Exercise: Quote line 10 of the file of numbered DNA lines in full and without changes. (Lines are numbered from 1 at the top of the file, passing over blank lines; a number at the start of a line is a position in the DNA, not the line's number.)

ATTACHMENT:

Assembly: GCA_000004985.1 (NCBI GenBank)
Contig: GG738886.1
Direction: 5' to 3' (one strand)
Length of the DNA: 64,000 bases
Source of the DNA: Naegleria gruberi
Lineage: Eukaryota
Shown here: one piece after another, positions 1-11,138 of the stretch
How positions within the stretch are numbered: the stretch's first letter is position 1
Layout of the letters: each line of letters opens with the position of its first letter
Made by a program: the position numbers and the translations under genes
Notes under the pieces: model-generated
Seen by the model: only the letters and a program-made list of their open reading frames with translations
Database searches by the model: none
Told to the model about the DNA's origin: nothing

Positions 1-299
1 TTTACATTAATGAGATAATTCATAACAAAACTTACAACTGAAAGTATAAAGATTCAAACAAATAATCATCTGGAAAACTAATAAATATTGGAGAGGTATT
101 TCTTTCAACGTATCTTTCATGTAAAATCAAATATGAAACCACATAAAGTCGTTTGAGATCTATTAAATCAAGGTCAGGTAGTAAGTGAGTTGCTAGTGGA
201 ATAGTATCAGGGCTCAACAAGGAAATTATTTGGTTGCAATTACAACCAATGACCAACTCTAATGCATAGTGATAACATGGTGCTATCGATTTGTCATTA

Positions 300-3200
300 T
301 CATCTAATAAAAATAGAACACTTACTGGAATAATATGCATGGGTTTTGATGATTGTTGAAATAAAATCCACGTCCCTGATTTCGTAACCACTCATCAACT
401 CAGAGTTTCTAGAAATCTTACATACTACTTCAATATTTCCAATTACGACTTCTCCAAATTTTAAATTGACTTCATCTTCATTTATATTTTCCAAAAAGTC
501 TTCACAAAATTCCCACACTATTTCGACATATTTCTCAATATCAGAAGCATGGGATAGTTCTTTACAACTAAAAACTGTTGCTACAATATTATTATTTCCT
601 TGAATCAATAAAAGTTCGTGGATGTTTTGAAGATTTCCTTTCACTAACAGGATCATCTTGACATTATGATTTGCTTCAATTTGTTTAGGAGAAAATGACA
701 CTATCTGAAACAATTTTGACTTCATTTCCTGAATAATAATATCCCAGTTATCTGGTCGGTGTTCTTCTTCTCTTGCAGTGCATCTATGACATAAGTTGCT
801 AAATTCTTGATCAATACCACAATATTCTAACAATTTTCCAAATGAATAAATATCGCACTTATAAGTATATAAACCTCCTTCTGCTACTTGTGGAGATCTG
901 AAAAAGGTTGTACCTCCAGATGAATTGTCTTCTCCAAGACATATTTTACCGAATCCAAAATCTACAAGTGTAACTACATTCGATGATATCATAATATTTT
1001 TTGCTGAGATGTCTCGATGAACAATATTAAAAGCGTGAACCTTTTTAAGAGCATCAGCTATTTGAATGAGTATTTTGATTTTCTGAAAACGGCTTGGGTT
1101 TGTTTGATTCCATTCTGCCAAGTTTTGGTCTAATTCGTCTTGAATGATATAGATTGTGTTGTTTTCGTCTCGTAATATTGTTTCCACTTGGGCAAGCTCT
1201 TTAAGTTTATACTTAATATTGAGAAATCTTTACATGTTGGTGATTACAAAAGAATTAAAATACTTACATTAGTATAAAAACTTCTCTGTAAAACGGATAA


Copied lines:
Made by a program: the position numbers and the translations under genes